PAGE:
Last Updated on July 11, 2017 by TFM Staff
What if I told you that every elite athlete does exactly this? That there is a wealth of scientific studies showing that this is possible?
No, I’m not pushing you some magic new supplement with outrageous promises. I’m talking about visualization.
In the world of sports psychology and elite performance, visualization has long been known to improve strength and performance. Your brain is a very interesting piece of kit. You see, it cannot tell the difference between what is real and what is imagined.
Your brain will build and strengthen new neural pathways in response to a stimulus – whether it is real or simply imagined. That means just visualizing an exercise can make you better at it.
Not because your muscles have become bigger or stronger, but because the neural pathways have become stronger. This means your nervous system can contract the muscle, faster and harder. This will increase your power and allow you to train at a higher capacity than you might otherwise be able to.
It’s Not What You Have, It’s What You Use
Have you ever heard of people performing amazing feats of strength and power when their life is in danger? Or their child’s life?
Lifting cars from on top of babies and the like?
We all have a much greater strength potential than we have the capacity to show under normal circumstances. See, our muscles generally only contract at 40-60% of their capacity. If they went at 100% they risk rupturing the tendons off your skeleton and causing serious damage.
With training, you can increase the potential that you can tap into. This is why athletes and especially power athletes like weightlifters and throwers are exponentially stronger, pound for pound than the average person.
They get stronger not by adding significant muscle mass, but by increasing the nervous system’s ability to fire those muscle fibers. That is how you get stronger without getting significantly more muscular.
Well, this is what you can use visualization to do.
Think of it as training the nervous system. Really, all that you are doing when you lift weights or exercise is training the nervous system anyway.
To a degree you are training the muscles – that is why they get sore – but most strength gains come from nervous system adaptation.
Remember that your nervous system cannot differentiate between real and imagined. By visualizing yourself going through a movement, you can get that same nervous system adaptation.
You can practice a movement thousands of times, without overreaching your body’s ability to recover from it.
They say it takes 10,000 repetitions to attain mastery. 10,000 repetitions physically take a long time to achieve, simply because you have to break them up, allowing your body to recover from the demand of doing them. You will maybe do 100 at a time – and that is a lot for one training session.
By using visualization, you can shortcut the road to mastery of a movement. Strengthening the neural connections, without also taxing the muscular-skeletal system.
Of course, you do actually have to train physically as well. If you overreach what your tendons and ligaments can handle, you still won’t be able to display this new strength – or you will, and quickly get injured.
The physical training in many ways is just strengthening the support structures so that the main players – the nervous system – can do their thing at full capacity.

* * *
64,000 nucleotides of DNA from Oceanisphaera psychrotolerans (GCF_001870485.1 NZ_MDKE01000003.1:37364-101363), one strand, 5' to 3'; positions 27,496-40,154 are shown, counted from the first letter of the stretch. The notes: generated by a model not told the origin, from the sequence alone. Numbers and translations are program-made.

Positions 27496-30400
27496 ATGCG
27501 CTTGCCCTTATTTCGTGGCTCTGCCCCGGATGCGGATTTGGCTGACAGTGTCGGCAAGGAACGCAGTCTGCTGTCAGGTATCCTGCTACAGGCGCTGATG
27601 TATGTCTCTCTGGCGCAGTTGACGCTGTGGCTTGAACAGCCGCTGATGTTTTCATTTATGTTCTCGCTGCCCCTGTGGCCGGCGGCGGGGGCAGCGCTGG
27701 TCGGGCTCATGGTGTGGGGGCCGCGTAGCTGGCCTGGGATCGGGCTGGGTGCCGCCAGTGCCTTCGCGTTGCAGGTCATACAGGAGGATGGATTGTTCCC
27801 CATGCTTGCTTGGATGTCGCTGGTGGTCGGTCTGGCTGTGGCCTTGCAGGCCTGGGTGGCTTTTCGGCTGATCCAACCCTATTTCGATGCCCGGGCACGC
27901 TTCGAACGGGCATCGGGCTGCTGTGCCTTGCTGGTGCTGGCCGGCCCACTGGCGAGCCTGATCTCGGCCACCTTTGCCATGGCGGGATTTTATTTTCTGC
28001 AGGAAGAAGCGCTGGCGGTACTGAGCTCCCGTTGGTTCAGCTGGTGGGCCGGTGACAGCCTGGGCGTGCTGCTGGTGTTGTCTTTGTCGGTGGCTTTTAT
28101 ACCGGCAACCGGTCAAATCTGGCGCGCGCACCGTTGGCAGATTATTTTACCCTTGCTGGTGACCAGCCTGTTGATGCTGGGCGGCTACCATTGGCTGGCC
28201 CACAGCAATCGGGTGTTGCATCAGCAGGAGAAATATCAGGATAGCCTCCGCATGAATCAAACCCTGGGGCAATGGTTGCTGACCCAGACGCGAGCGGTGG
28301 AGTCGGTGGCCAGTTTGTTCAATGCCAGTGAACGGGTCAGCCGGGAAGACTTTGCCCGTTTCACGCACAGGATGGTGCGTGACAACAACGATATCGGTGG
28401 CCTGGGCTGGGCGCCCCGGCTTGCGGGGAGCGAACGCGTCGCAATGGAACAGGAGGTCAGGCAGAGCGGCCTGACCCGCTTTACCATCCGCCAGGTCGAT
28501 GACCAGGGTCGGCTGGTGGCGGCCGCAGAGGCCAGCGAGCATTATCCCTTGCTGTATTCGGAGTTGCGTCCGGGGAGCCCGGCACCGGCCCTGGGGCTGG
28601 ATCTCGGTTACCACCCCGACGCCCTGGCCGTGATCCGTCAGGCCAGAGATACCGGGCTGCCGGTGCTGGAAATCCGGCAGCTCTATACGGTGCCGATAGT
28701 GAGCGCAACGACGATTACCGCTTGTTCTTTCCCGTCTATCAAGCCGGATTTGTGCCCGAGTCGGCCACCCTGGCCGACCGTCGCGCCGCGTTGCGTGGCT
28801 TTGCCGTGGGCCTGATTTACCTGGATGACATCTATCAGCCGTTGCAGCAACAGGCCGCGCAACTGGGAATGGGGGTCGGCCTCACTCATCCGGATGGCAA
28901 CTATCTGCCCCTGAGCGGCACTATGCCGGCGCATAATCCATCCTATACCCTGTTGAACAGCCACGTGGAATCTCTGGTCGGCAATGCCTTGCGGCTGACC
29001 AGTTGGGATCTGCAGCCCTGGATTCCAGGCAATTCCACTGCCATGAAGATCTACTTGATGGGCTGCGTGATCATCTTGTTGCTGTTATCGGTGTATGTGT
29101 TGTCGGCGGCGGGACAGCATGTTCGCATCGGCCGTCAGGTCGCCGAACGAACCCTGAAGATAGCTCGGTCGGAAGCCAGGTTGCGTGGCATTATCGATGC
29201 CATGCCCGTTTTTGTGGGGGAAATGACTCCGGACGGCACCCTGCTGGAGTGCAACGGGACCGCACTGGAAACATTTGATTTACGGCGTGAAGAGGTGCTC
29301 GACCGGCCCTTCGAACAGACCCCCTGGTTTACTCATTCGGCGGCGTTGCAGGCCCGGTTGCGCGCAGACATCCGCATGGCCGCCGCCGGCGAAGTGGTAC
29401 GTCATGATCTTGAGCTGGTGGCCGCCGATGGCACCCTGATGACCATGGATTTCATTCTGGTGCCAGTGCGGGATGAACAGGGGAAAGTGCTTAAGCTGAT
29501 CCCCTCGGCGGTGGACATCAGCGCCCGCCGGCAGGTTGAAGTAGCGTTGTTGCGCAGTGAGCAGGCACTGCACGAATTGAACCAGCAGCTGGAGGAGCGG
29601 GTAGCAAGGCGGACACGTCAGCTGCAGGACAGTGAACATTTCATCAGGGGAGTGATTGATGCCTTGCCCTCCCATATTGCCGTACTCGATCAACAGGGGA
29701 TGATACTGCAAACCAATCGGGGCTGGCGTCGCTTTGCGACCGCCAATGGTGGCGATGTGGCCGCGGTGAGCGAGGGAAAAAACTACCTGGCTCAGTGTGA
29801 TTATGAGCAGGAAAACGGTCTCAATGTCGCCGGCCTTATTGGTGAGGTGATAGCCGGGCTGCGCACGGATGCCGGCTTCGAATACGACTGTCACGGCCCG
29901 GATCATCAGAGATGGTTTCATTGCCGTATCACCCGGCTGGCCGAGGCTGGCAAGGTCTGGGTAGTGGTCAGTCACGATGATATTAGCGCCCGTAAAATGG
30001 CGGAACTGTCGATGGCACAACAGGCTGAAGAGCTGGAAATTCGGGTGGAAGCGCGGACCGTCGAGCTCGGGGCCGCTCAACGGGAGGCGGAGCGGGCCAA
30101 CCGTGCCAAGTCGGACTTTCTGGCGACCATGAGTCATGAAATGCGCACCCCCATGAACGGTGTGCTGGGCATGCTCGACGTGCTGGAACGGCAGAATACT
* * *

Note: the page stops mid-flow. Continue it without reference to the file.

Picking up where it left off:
Think of it like having a supercar with 800 horsepower and no brakes. You can potentially go really, really fast – but if you haven’t got the supporting structures to slow you down again, it is not going to end well.
How To Do Visualization
The key to effective visualization is in using the senses and emotions to make it seem real.
To begin, you want to have a routine that you go through when getting set up for a lift or performance. Again, look to elite sport and everyone has their routine they go through pre-performance.
From the way tennis players bounce the ball and spin their racket as they’re about to serve, to how a sprinter sets up in the blocks, placing one foot, then the other. One hand, then the other. Deep breath and slowly looking up…
You’ll notice that every individual is different, but their personal routine is always exactly the same.
So, you need to establish your pre-performance routine.
Then as you begin a visualization, you go through this pre-performance routine in your mind. It sets off a trigger in your nervous system, to ‘amp you up’ ready for the coming performance.
As you’re going through the performance, maintain the same tempo that you would in real life and do not skip steps. Go through every step that you would in a real performance.
If you’re in the gym doing a bench press, that means laying down on the bench, setting your body, taking your breath, lifting the bar off, bringing the bar down – all before you actually lift it.
As you become more experienced with visualization, you will be able to tap into the emotions and senses that you feel in reality. You should get an adrenaline surge through your body as you visualize performance.
Now here is the most important part:
When you complete a performance successfully in your mind feel the emotions you will feel in real life. That is what makes it real. It comes with practice, as you get better at being in the moment and tricking your mind into thinking it is real, it becomes easier to feel the feelings you would feel in real life.
It is the emotions that will really trick your mind into thinking it is real.
That includes some nervous energy before the performance, the pure focus during, the adrenaline dump and wash of happiness afterward.
Yes, you still have to train to actually make progress, but practicing in your mind is going to double the speed of your results.
You can use it both pre-real-performance, and completely separate. It will make you better. Give it a try.